RDP 2009-07: Estimating Marginal Propensities to Consume in Australia Using Micro Data 3. Data

3.1 The HILDA Survey

The HILDA Survey, which is conducted annually, collects income, expenditure and other demographic information about a panel of Australian households. While the first wave was gathered in 2001/02, comprehensive expenditure data are currently only available for Waves 5–7. Thus our sample starts in the 2005/06 financial year (Wave 5) and ends in the 2007/08 financial year (Wave 7). The balanced panel for Waves 5–7 consists of 6,392 households and 10,023 individuals. The vast majority of the households (90 per cent) are surveyed between August and October, while the remaining 10 per cent are surveyed before March of the following year.

Following other studies (such as Johnson et al 2006) we focus on non-durable expenditure (for a precise definition see below). Provided consumption of non-durables and durables are additively separable in the utility function, this will provide an accurate measure of the MPC on non-durables. We examine two classifications of non-durable expenditure.[2] The first is a broad measure, which we call ‘non-durables’ (see Table A1). The second measure, ‘strictly non-durable’ expenditure, excludes the semi-durable categories of clothing and footwear, education, and motor vehicle repairs and maintenance following Lusardi (1996) (Column (I) of Table A1).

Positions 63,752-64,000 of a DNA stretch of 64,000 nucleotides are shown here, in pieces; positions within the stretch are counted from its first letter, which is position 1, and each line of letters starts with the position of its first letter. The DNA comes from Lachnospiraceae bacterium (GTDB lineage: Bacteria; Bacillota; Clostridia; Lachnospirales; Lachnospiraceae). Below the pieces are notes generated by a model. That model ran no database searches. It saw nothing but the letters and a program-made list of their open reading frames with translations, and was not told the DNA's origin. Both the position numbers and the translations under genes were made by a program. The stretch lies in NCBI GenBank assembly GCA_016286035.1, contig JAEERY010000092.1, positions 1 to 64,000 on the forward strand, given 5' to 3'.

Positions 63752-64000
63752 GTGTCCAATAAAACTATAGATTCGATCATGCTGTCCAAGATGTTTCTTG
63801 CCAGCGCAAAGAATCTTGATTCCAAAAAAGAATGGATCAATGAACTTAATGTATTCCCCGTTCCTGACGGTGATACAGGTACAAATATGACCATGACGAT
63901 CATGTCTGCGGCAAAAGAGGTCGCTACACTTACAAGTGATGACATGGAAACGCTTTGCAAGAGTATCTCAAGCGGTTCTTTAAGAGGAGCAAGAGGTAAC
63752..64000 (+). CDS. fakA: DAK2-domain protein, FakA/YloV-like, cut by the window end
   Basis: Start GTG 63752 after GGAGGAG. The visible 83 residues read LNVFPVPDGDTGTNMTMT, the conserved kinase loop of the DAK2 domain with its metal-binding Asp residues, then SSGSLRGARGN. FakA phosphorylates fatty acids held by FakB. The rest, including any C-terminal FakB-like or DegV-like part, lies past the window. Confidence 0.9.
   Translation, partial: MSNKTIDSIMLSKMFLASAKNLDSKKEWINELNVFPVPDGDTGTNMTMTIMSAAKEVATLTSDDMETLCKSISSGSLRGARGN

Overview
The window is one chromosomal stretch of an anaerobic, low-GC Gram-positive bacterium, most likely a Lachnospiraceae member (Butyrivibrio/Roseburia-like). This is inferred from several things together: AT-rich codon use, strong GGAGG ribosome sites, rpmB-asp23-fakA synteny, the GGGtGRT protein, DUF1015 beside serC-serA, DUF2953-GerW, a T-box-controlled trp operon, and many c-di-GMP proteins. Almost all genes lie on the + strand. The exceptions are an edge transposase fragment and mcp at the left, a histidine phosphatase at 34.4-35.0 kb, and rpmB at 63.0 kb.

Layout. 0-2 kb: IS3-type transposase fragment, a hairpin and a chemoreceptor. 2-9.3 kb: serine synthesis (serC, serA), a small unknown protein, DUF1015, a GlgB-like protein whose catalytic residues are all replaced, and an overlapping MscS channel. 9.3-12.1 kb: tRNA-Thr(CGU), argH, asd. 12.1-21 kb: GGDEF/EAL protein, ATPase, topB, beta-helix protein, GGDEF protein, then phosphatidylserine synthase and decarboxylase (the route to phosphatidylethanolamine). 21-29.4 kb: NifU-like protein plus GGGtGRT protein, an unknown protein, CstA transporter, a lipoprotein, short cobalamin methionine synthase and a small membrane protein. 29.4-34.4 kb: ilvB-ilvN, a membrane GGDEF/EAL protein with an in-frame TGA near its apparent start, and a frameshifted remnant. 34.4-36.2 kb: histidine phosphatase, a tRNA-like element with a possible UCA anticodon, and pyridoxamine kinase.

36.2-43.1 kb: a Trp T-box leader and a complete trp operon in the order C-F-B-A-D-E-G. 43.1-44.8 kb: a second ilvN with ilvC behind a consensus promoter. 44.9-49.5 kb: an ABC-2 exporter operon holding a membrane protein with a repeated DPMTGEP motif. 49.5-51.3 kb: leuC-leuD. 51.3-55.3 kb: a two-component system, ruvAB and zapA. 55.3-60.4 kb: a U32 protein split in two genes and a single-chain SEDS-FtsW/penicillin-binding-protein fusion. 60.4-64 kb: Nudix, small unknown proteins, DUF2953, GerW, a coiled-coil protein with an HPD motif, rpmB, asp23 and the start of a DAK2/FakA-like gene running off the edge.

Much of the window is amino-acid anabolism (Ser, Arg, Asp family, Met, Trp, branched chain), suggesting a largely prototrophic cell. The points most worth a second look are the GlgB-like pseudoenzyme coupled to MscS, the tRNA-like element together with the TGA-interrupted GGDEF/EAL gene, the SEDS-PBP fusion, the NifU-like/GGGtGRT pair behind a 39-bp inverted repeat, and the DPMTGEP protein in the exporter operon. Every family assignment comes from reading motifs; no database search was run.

The HILDA expenditure data are collected using a self-completion recall survey. HILDA respondents are asked ‘on average how much do you usually spend on’ various expenditure categories, with the reference period varying from one week to a whole year depending on the expenditure category. In general, the expenditure categories that are more non-durable in nature have a reference period of one week, with the reference period increasing the more durable the good or service. These estimates are then converted into an annual estimate of expenditure for each category. The nature of the expenditure questions are thus substantially different to those in other expenditure surveys, most notably the CEX, where actual expenditures are recorded. This difference makes our results a little more difficult to interpret, and makes it hard to compare our results directly to others in the literature. By asking about ‘usual’ rather than actual expenditure over a given period, households may be more likely to omit spending out of temporary transfers or more recent spending from their responses. By itself, this is likely to lead to an underestimate of the true effect of temporary transfers on consumption.